I have to admit, I’ve kinda been holding onto this recipe for a while. I made it once when my mom was here, shortly after we moved into the new house and she gifted us (as one does) with two huge bags of jumbo shrimp. Then again for my in-laws when we visited them a couple of months later. And again for our good friends when they stayed with us for a weekend this summer.
Maybe twice for myself in between. Who’s counting.
But here’s the thing. On each of those occasions, Chris was either not home to enjoy the meal, or he elected to eat something else. He’s notoriously not-that-into-shrimp, so don’t feel too bad for him. He can make a mean salami sandwich — no one’s starving over here. But I stubbornly wanted to get his two cents on the recipe, and really, I wanted him to put one of these garlicky little buggers to his not-that-into-shrimp lips and come away dazzled. Dumbfounded. Forever turned.
So when he finally got around to trying one, and I was met with a “pretty good” reaction, I was, let’s say, disheartened. I will tell you: this is the tastiest, simplest and most foolproof shrimp recipe to ever go down in our kitchen. In my mind, this was The Shrimp for Shrimp Lovers and The Shrimp for Shrimp Leavers. Pretty good was…pretty disappointing. So I bumped the recipe down the list of musts to publish. Waxed poetic about watermelon instead. (No shade, I do still love me a watermelon salad.)
And then, you guys.
We had friends over, and I overheard Chris raving about the shrimp. RAVING!
Has Emily told you about this Hawaiian shrimp she’s been making? The shrimp truck knock-off? It’s…damn, it’s good…and I don’t even really like shrimp.
HA! I have been redeemed.
So here we are, a little late but worth the wait. The only shrimp recipe I will likely ever make from here on out. Inspired by (and a verrrrry close approximation of) the famously delicious, infamously garlicky shrimp scampi you find at Giovanni’s on Oahu’s North Shore or Maui’s Geste Shrimp Truck. Unfathomably savory, slicked with salted butter and scads of silky garlic bits. Plump and, dare I say, juicy. Deliriously messy to eat.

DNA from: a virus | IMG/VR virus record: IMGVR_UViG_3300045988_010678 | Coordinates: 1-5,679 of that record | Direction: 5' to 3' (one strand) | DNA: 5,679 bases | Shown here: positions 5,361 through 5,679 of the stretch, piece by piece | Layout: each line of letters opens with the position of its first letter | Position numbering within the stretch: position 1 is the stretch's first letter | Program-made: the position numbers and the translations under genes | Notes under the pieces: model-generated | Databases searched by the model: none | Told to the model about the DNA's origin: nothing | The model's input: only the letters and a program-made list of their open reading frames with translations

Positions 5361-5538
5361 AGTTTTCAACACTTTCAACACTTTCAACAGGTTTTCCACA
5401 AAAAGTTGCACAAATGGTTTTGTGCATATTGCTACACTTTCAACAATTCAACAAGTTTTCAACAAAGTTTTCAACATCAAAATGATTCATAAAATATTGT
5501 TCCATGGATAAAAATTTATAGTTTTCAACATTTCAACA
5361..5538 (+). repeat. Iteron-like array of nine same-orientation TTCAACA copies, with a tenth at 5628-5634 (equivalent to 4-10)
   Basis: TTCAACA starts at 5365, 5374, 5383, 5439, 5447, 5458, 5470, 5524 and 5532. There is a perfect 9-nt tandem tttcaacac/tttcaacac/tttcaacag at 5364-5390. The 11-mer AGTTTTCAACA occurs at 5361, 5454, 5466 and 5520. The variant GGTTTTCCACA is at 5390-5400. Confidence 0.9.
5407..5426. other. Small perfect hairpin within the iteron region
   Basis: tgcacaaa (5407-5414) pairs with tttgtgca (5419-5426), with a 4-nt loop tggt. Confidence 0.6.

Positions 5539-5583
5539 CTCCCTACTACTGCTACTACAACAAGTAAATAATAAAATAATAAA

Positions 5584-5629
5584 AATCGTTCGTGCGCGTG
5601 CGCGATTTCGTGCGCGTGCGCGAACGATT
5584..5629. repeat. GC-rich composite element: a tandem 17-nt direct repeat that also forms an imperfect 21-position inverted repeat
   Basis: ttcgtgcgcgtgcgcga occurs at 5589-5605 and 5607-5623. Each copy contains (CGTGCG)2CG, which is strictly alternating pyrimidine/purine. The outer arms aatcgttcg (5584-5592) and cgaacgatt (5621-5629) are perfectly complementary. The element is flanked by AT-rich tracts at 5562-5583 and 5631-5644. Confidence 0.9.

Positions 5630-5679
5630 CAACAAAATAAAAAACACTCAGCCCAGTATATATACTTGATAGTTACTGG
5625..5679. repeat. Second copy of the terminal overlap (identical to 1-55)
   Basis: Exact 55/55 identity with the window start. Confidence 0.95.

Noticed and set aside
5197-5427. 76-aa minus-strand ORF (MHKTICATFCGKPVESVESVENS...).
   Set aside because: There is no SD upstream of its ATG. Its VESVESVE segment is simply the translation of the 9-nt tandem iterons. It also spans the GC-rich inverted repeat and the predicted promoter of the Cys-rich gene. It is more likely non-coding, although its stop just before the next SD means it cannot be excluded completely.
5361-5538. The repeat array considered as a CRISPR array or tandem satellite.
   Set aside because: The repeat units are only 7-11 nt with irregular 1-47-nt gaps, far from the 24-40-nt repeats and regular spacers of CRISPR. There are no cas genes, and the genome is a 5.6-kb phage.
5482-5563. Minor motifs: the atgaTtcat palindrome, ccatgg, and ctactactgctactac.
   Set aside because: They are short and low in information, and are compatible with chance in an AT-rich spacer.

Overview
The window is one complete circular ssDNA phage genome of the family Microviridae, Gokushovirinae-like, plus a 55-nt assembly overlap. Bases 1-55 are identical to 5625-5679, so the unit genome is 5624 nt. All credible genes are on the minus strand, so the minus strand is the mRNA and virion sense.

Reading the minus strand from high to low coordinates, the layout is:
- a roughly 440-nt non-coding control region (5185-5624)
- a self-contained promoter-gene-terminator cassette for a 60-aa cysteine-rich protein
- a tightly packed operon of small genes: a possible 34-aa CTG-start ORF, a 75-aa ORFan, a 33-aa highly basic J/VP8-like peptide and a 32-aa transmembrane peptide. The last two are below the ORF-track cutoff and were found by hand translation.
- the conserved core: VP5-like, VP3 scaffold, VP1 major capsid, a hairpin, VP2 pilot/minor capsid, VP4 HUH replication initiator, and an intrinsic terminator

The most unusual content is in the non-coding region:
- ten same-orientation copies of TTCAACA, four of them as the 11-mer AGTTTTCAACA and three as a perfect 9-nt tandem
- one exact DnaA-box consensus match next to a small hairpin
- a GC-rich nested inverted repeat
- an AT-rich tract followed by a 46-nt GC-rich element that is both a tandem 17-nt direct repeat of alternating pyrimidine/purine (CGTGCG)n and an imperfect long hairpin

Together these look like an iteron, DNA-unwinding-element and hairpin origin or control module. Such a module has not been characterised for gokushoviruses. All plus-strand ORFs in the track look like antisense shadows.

Which reminds me. For this recipe, you WILL buy that comically marketed EZ-PEEL shrimp with the shell on. You’re a little skeezed out — don’t be, I got you. You WILL bathe said shrimp in a veritable symphony of caramelized butter and (loads of) garlic, and then you WILL treat that shrimp like it’s your 8th grade crush and it’s just chosen you for Seven Minutes in Heaven. Then, and only then, may you liberate that crustacean babe from its cumbersome peel and proceed as usual. (Conversely, in this recipe, no one would fault you for eating the shrimp in the shells, either. Least of all me.)
Served with plenty of white rice (a given), a vegetable (if you must) and an aire of extreme confidence, this is The Shrimp for Shrimp Lovers and for Shrimp Leavers. And it might just be the last shrimp recipe you’ll ever need, too.
- 1 lb shell-on (often labeled "easy peel") jumbo (21/25) or extra jumbo (16/20) shrimp
- 1 T flour
- ½ T sweet paprika
- ½ tsp sea salt
- freshly ground black pepper (to taste)
- ½ tsp cayenne (optional)
- 5 T salted butter
- 3 T olive oil
- 1 large head (15-20 cloves) fresh garlic
- lime, parsley and/or scallions, for serving
- In a medium bowl, combine shrimp, flour, paprika, salt, pepper and cayenne (if using). Toss to combine. Set aside for 30 mins. Peel garlic cloves and finely chop. I like a mini food processor for this task.
- When ready to cook shrimp, heat butter and olive oil in a large skillet over low heat. Add garlic and heat slowly, about 5 minutes, stirring frequently. Do not allow the garlic to toast.
- When garlic is tender and very fragrant, increase heat to medium and add shrimp in a single layer. Saute for 2 mins per side, or until shrimp is no longer translucent. Immediately turn off flame and remove skillet from heat. Toss so shrimp is thoroughly coated in sauce.
- Serve shrimp with hot white rice (topped with plenty of extra garlicky butter from the pan), a wedge of lime, and a garnish of parsley or scallions, if desired. Enjoy!
We've also doubled this recipe with great success so long as your pan is sufficiently sized to saute the shrimp in a single layer. (An electric skillet works wonders if you're making this for a large crowd!)
OH! before you go…
Like whatcha see here — or have a question, feedback, or recipe hack to share? Join The Pig & Quill convo by commenting below and hanging out with me on Facebook, Twitter, Instagram and Pinterest. And don’t forget to subscribe to P&Q emails or add me to your RSS reader with Feedly or Bloglovin’ so you never miss a post. x’s & o’s!